Marian’s Border collie pup, Tucker, ran barking onto the sand, circling Lizette, running up to Rocket and back to the water’s edge. The dog came back again, circled them, bounded back to the water, covering the short distance in a flash.
“Tuck! Come!” Lizette tried using commands, then begging, “Come boy! Good boy!”
She stopped calling when, in the roiled surf, she saw her gray speckled seal pop up, dive, pop up. She saw terror in its eyes and clutched her throat, screamed. The spooked seal made a run for the beach, cleared the water’s foamy lip, waddled up the wet sand, the dog nipping at its hind flippers.
A mass of black and white, clicking and gnashing, roared out of the water, just missing the seal’s flippers. Lizette jumped back. Tucker lunged forward, lowering his body, barking into the swirling surf. The orca’s beaching sent water surging around Lizette’s ankles, knocking her off balance. She saw its pink tongue and conical teeth, it’s searching, hungry eyes. She shrieked. Rocket grabbed her, pulled her higher up the beach, onto the spiky salt grass.
“See the scars?” he yelled into her ear, yanking her arm. “Propeller marks. Jesus! Christ! He’s alive! I can’t believe it!”
Tucker bounded into the water beside the beast’s snapping jaws. He took a sideways blow from its head and was swept deeper into the surf, then leapt back onto land, whirled on the orca, barking in a high, angry pitch.
The seal, stunned by the gush of water, struggled for traction, clambered for higher ground, barking hoarsely, paddling the sand. It didn’t see the open mouth, teeth homing in from behind. Jaws clamped. Bones crunched. Blood spurted in a fountain, sprayed the sand and the dog, lipsticked the orca’s mouth. Tucker yelped and grabbed at the seal’s gray body dangling from the orca’s mouth as it slid back into the sea.
It surfaced by the jagged rocks at the edge of the inlet, the seal’s body gripped in its teeth, still barking. Tucker gained the rocks in a bound, snarling and snapping. Water surged from the orca’s thrashing and washed over the jagged rocks. Tucker lost his footing and fell into the frothy surge, caught his hind leg in a crevice, yelped madly. Rocket leaped onto the rocks and a wave swept him into the orca’s wash. Lizette watched him clutch at the outcropping, edging toward Tucker. The orca threw itself against the rocks, pushed a surge of water over them, creating enough float for Rocket to free the dog’s leg.
Then the orca was gone in a black and white streak, dorsal fin erect, tail flipping defiantly as it swam away. Further out, the huge animal tossed the seal’s body into the air, snatched it, tossed it, snatched it and sounded, tail flukes lifted defiantly.
The water flattened. The pelting rain washed away the blood on the sand. Tucker whimpered at Lizette’s feet, covered in blood. She knelt to look at his wounds and saw his paw and front leg were cut, but his hind leg was the worst. Rocket ripped off his shirt, picked Tucker up and wrapped him, holding a wad of sleeve tight against his hock.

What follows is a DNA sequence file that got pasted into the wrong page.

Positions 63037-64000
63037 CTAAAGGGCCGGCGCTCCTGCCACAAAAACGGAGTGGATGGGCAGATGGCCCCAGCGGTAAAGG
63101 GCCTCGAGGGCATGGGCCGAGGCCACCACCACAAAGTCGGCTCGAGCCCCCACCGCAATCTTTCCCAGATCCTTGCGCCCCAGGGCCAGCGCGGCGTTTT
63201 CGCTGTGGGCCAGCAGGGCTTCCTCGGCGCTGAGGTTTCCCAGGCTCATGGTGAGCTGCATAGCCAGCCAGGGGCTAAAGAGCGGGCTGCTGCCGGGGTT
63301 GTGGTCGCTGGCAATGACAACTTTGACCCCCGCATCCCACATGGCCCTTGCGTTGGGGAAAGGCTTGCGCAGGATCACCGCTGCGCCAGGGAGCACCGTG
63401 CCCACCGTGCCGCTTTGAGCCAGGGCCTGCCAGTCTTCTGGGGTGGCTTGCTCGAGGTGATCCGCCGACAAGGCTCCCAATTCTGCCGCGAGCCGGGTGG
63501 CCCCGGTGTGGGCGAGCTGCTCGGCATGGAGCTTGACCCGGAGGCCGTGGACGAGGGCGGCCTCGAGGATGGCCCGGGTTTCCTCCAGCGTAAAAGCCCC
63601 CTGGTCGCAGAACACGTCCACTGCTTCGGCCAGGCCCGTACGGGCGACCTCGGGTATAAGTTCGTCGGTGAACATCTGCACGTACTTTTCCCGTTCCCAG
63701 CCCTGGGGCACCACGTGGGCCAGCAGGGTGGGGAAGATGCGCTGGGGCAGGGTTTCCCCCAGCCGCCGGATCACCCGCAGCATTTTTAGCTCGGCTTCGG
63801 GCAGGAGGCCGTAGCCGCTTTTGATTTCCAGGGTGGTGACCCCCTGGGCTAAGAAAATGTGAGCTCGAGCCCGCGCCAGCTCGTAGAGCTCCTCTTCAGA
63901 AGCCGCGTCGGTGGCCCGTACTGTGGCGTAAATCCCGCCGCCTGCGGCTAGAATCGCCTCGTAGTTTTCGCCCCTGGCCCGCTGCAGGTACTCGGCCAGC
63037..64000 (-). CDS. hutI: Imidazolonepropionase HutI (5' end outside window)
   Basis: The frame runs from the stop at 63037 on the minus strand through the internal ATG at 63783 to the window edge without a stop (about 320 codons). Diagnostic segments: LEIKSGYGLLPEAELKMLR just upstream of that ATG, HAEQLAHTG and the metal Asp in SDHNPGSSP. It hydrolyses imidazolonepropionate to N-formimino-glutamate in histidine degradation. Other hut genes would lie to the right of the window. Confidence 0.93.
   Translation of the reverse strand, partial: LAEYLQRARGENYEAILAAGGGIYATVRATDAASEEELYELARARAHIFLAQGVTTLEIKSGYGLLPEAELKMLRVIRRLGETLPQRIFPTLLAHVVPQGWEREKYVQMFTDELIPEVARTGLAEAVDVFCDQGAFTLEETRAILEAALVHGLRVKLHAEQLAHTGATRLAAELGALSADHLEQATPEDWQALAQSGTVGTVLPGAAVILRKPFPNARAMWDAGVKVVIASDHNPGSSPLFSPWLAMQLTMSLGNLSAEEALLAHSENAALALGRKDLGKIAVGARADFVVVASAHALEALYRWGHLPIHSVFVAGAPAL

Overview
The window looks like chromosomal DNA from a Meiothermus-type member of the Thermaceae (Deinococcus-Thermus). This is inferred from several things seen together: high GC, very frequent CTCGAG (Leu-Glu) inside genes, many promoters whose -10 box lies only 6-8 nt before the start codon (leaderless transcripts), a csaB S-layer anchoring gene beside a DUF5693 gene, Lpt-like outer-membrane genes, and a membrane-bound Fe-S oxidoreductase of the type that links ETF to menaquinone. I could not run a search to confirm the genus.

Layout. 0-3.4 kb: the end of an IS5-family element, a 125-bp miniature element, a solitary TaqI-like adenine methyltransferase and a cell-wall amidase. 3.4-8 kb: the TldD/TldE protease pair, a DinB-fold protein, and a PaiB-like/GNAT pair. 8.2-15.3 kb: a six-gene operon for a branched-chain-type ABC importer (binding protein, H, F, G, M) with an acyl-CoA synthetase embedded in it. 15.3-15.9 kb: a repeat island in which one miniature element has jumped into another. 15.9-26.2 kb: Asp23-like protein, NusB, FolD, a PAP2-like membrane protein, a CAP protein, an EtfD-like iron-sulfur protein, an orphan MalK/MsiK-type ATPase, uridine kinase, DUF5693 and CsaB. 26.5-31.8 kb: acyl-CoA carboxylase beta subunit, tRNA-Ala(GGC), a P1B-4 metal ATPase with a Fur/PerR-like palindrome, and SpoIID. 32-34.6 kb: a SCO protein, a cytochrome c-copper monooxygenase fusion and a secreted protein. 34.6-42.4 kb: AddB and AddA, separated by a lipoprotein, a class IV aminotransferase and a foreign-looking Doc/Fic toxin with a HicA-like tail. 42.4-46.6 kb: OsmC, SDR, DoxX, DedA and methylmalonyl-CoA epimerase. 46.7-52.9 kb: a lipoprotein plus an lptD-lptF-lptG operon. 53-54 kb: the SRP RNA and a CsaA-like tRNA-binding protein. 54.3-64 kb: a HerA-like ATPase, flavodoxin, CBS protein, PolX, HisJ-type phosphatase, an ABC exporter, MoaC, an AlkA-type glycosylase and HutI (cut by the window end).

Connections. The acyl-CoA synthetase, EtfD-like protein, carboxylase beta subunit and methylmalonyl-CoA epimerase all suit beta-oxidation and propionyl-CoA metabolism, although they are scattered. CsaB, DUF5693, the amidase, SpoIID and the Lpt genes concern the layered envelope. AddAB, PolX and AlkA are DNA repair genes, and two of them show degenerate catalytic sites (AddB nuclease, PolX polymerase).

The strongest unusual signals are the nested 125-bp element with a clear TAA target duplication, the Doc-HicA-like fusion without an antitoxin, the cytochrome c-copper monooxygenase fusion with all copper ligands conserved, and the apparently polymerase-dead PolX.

“Let’s get Marian,” Lizette said as they ran through the trees toward the main house.
“Marian! Marian, wake up!” Lizette gasped, charging into her bedroom. Greg was sitting astride her and she was tangled in the bedsheets
“It’s Tuck,” Lizette said, shaking the end of the bed, dripping water on the floor, gasping for air. “The orca got him. He’s bleeding,”
“How the hell did that happen?” Greg demanded, falling to one side, rolling onto the floor, standing, pulling his pants over his feet, hopping as he hoisted them up.
“He was trying to protect the seal,” Lizette explained.
“He’s a fuckin’ sheep dog,” Greg yelled at her.“He’s supposed to protect sheep. Dog’s a head case, man. Now, get the hell out of here.”
Marian pushed past them, pulling a loose dress over her head as she went. In the kitchen, Rocket held the whimpering animal against his bare chest. Marian cleared the table and put Tucker on it.
“Get me some towels from the hall closet,” Marian ordered. “Greg, get my black bag from under the bed. Put him on the table. I need to take a look.”
She worked Tucker’s leg, checking for fractures, torn tendons, any sign of irreparable damage. The dog whined and lay his head down. Greg put the medicine bag on the table. Marian reached inside for a syringe and a vial of Novocain. She gave the dog a quick shot and he relaxed. She shaved the fur from his leg, while Rocket held his head steady, and she looked more closely at the wounds. Lizette slid down the cabinet to the floor, sobbing. Marian looked up, saw that in the commotion Poland had come in.
“Poland, get Liz out of here,” Marian said. “Take her out to the barn. Show her the new lambs. Do it now. Greg, put a pot of water on the stove to boil. Hold him steady, Rocket.”
Lizette leaned on Poland as they sloshed through the rain to the barn, going into the cold darkness, smelling the sweet hay and manure. In the pens around them, hungry lambs bleated and nursed.
“The seal was my friend,” Lizette sobbed. “He came to me when I first got here. I tried to talk with him, but he was so shy.” She stopped to catch her breath, explain. “He played outside the window while I painted. The orca threw him around like a dog’s chew toy.”